Tuesday, June 21, 2016

Cal. State Univ. Course Redesign with Tech. - Day 1 Summary

Now that day one of the California State University (CSU) Course Redesign with Technology (CRT) 2016 summer institute is behind us, I'm going to summarize

Principles & Practices & Problems & Questions & Goals

Principles (emergent principles of efficacious CRT)
  • CRT can help engage students (but active learning ≠ employing ed tech - active learning can be computer-free)
  • Thus, it is critical to develop a sense of when to use tech and when not to
  • CRT is being leveraged broadly by faculty in high-enrollment classes to improve workflow efficiency (at its most simple, management processes like taking roll, distributing and collecting assignments)
  • In a flipped or hybrid course, an instructor can run the course remotely (e.g. while I'm traveling to conferences, or sick, or… I can provide students with reading and video lecture assignments, as well as digital collaborative group assignments…as long as I have cell service or wi-fi where I am)

These last two points can be leveraged as the "carrot" for expanding CRT efforts beyond early-adopter faculty

Practices (best practices distilled from my experiences in CRT + talks yesterday)

1) Setting student expectations is critical. Tell them regularly that your course will be unlike any they've ever had before. Explain (with or without data) that your goal is to teach them skills (not just content) they need to know to survive in any workforce, such as:

  • becoming lifelong self-learners (i.e. practicing how to educate themselves)
  • information literacy: how to find and assess the quality of information
  • work effectively with others
  • make evidence-based decisions

and therefore that your course will not be based on rote memorization and information regurgitation on exams

2) Spend time at the start of the course talking about how to take notes, especially for videos! Students will watch videos passively (like T.V.), so it is critical to get them practicing taking notes during videos. Richard Levine: it might be a best practice to have public viewing of pre-lecture videos with a TA present, and/or to ask students to watch pre-lecture videos in groups

3) Make online lecturing "interactive" - Ji Son: break up pre-lecture videos by inserting questions (using zaption.com, for example)

4) Be prepared, have a backup plan, be flexible. Model to students how to adapt when problems challenges opportunities arise. Flexibility includes not being tied to a single workflow or app (a point I'll make again below): students, many of whom are digital natives, will probably discover (or already know) more efficient methods of doing things on computers/tablets/smartphones than the instructor is aware of. This one is really difficult, but try to accommodate this diversity.

5) Gamify education to engage students (e.g. Mary-Pat Stein from CSUN recommends https://getkahoot.com); Estelle Eke uses mobile tech to run in-class student "competitions" where students are placed in anonymous pairs and compete against each other to answer a series of questions.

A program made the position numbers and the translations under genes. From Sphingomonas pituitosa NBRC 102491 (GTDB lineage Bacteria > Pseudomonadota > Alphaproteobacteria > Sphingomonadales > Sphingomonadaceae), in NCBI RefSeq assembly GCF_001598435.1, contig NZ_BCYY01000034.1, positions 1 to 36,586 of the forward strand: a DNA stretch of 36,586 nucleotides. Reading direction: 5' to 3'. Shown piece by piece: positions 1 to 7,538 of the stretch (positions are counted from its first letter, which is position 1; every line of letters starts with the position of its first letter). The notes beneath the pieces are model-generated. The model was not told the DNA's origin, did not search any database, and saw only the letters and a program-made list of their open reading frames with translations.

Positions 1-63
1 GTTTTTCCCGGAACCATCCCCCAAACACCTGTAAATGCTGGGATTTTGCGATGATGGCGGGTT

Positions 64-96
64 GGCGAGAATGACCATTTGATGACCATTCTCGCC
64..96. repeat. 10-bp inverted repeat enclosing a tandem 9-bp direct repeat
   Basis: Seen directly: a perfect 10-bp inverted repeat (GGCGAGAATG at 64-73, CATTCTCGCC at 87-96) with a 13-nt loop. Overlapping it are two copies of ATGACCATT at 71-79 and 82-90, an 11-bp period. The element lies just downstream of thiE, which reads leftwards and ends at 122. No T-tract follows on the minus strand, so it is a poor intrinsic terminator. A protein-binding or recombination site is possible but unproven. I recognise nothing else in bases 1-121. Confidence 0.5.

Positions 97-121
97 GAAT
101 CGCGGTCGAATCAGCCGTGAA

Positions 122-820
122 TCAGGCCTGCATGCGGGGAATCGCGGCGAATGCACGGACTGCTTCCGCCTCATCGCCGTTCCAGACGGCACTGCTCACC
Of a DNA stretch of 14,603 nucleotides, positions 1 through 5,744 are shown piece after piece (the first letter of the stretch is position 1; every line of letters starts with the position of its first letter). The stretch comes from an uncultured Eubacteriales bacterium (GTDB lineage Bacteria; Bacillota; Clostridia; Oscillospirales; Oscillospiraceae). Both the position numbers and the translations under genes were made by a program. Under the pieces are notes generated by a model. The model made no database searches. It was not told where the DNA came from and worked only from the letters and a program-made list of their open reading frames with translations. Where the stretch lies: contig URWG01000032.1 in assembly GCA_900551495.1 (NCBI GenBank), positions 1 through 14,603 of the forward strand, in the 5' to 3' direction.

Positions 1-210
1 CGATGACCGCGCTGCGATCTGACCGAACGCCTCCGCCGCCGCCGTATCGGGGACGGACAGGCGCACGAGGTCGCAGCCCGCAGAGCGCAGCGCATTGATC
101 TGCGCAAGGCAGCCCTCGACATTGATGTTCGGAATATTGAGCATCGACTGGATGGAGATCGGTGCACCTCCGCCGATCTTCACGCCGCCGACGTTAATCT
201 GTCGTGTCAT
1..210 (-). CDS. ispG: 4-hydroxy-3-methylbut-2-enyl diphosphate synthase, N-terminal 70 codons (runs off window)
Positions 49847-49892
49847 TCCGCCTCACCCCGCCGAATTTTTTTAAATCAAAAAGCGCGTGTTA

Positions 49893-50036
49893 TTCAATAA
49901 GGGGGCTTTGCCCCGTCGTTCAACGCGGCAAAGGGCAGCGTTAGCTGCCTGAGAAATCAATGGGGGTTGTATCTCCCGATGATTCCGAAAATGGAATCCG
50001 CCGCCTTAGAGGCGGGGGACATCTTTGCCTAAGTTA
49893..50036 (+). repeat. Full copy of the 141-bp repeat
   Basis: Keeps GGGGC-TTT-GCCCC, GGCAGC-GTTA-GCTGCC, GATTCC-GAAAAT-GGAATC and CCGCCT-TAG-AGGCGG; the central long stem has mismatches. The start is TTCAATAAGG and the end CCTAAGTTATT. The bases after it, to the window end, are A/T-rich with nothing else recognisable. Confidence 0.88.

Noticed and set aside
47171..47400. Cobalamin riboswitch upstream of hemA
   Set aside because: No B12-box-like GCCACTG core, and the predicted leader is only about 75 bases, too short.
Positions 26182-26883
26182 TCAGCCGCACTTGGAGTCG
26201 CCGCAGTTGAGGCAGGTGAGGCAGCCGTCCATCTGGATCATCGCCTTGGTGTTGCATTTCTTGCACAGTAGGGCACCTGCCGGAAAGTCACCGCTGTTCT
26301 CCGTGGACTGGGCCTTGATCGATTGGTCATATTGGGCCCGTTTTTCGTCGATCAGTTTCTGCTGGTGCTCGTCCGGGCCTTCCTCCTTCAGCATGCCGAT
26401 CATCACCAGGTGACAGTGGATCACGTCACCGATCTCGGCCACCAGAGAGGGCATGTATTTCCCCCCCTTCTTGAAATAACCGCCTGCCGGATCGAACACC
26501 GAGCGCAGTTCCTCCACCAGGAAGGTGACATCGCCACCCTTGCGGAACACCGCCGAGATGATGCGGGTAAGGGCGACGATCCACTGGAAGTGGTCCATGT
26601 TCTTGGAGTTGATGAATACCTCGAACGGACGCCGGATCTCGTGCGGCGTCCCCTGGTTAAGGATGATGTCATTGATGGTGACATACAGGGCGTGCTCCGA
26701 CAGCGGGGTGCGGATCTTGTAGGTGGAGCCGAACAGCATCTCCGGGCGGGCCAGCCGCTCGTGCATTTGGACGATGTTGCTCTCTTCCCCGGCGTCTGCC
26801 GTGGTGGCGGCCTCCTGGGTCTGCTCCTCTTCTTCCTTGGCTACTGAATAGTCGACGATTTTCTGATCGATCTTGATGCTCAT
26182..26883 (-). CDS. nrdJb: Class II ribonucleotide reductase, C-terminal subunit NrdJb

Problems (things to discuss with colleagues and cohorts)

1) A recurring concern across the day: faculty use flipped classroom approaches and students don't come prepared to class, even with low-stakes, frequent assessment to attempt to motivate students to do the work in advance

2) Students coming into a course with one or both mindset issues about the class topic:

  • I already learned it (thus, we faculty need to make the topic new/different/advanced/relevant)
  • I already failed to learn it, so I can't (fixed vs. growth student mindset)

3) Alternative conception that a flipped class means faculty can cover less content AND that it requires students to do more work.

Questions (do you have answers? please post a comment!)

1) Is a consistent classroom approach good or bad? Each day, the structure of my class is (to date) exactly the same. An "entry quiz" formative assessment, followed by discussing the answers to those questions. Then, brief mini-lectures on topics as necessary, followed by student activities/active learnings, followed by an "exit activity" (reflection, exit ticket, summative assessment)… Pro: students know what to expect. Con: students know what to expect.

2) How many apps/approaches constitute too much redesign at once for students who are new to tech-redesigned courses?

3) Should students be placed in groups or form their own groups?

4) For the flipped classroom approach (with pre-lecture videos), is it important for the student to see the instructor in the video (e.g. with Learning Glass from SDSU) or is screen capture with audio voiceover OK?

Goals (for me, for the future, inspired by presentations yesterday)

Simple (but very complicated): to teach a CRT class that doesn't rely at all on using any specific, proprietary apps or technology. I don't like relying on developers to keep their apps in existence, or updated for new operating system releases, or their availability on all possible operating systems and tablet/smartphone/computer platforms. This goal is part of the principle that faculty teaching tech-redesigned courses maintain flexibility: critical for dealing with unexpected issues that might arise one day during class. Plus, I'd like to keep student costs as low as possible, and divesting from specific apps, websites, platforms might help long-term success when, after using a free app for three years (and becoming highly dependent on it), the developer decides to start charging for it. Yes, this has happened to me!

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